Beyond the daily commute, we typically find ourselves choosing to snuggle up at home and hibernate during the harsh Canadian winters. However, Toronto is bursting with opportunities for engagement through various events, activities, architectural landmarks, and multi-dimensional artworks. What beauty or excitement could you be missing out on? Our Details in the District blog explored architectural gems but now we take you on an introductory Art Walk of the Toronto Entertainment District, exploring six one-of-a-kind contemporary art installations. Let’s explore.
Constellation, Alan Paley 50 John Street
Just above the main entrance to the Rosemont Residences, Alan Paley’s Constellation consumes and confounds any onlooker. Stainless steel fragments—varying in size and shape—scatter and overlap; they engage or even clash with each other. Each piece has been sharply cut and bent. The installation exhibits a disordered, dynamic entanglement. At the same time, however, the different fragments still exist together. Because constellations are human constructs, this human-made installation allows us to interpret and find meaning within the chaos.
Memoire du Future, Anne Poirier & Patrick Poirier 225 King Street West
Within Metro Hall stands a dominant yet reflective steel column. This is Memoire du Future, by Anne Poirier & Patrick Poirier. Although an addition to Metro Hall’s pre-existing architecture, this particular column does not serve its traditional purpose: to support. In fact, it does not reach the ceiling. The doric column has also been cut into smaller cylindrical portions, stacked unevenly. The installation may symbolize the fragmentation of memory overtime. Even so, it still stands.
Runaway Forest, Jaakko Pernu 224 King Street West
Just off King Street West, and to the right of Theatre Park Condos’ glass-paneled entrance, Pernu’s Runaway Forest comes alive. Long, thin strips of metal run from one pole (or ‘trunk’) to another. In the process, they become interwoven in a geometric yet disorganized fashion. This installation calls the viewer to reflect upon the constructed forest—the frenzy is enchanting.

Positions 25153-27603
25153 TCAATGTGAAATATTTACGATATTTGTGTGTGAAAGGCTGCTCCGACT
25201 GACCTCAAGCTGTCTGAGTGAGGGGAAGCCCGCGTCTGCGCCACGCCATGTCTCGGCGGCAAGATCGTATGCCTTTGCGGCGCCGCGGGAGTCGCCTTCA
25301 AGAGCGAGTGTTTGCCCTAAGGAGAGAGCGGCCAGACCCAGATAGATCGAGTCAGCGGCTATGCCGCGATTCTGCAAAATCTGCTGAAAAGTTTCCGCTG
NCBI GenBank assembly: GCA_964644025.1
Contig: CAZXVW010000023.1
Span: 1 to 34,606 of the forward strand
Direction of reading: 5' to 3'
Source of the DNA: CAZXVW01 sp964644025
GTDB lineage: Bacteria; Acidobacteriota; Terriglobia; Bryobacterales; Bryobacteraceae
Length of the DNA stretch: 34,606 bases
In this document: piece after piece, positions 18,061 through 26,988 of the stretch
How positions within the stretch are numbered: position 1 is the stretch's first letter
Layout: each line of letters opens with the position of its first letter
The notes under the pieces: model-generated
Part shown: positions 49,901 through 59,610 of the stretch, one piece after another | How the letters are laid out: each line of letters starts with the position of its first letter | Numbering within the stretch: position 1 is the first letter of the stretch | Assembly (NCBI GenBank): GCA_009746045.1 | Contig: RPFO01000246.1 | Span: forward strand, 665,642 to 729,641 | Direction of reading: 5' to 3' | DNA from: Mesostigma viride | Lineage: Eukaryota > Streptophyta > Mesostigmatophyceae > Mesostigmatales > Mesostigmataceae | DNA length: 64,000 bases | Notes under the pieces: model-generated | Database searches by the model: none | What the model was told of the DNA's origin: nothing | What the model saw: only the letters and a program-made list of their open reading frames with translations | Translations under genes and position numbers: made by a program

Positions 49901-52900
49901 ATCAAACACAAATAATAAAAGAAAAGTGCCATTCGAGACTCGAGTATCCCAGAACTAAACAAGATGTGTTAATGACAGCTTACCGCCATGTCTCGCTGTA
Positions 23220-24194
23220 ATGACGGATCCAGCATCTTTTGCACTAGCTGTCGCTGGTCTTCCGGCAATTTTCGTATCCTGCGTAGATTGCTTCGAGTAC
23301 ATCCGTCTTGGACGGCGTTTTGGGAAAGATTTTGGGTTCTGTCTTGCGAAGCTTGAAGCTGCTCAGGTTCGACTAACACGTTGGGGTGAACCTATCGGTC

Pixel Cube, David Rokeby & Michael Awad 25 York Street
Within the Telus Building, innumerous strands of LED pixel lights suspend in the form of a cube. The Pixel Cube of Awad, in collaboration with Rokeby, mesmerizes those who glance up or from afar. The LEDs vary in temporality and colour, creating dazzling movement.
The Entire City Project, Michael Awad 25 York Street
Just below the Pixel Cube, another work by Michael Awad begins. Stretching about 100 feet, and located nearby Union Station, this photograph captures the dynamism of Toronto’s commuters. Awad’s Entire City Project, in other words, offers a quick glance into the ‘everyday’ Torontonian.
Woodpecker Column and Snowm’n, Fastwürms 222 Bremner Boulevard
In front of the south entryway to the Metro Convention Centre, two Fastwürms installations certainly catch the eye. The first is Woodpecker Column, far surpassing the Convention Centre in height. Two woodpeckers reside at varying heights. The many holes on the trunk (made of steel) represent presence and engagement, between both bird(s) and tree. The second installation, Snowm’n, is charming and playful. It is particularly relevant in the winter, after a large snowfall. At the same time, however, it remains throughout the year. It does not melt away, as a natural snowman would—it withstands the change of seasons.
From geometric forests and entangled constellations to LED pixels and charming creatures, the Toronto Entertainment District is a hub for the arts. These are works of contemporary art, embodying a wide range of techniques and interpretations. This winter, embrace artistic adventure and scout out more art installations on the Toronto Entertainment District’s Art Walk. As you explore, tag us on social media @entertainmentdistrictto and use #TEDdetails. We can’t wait to see what catches your eye within our district!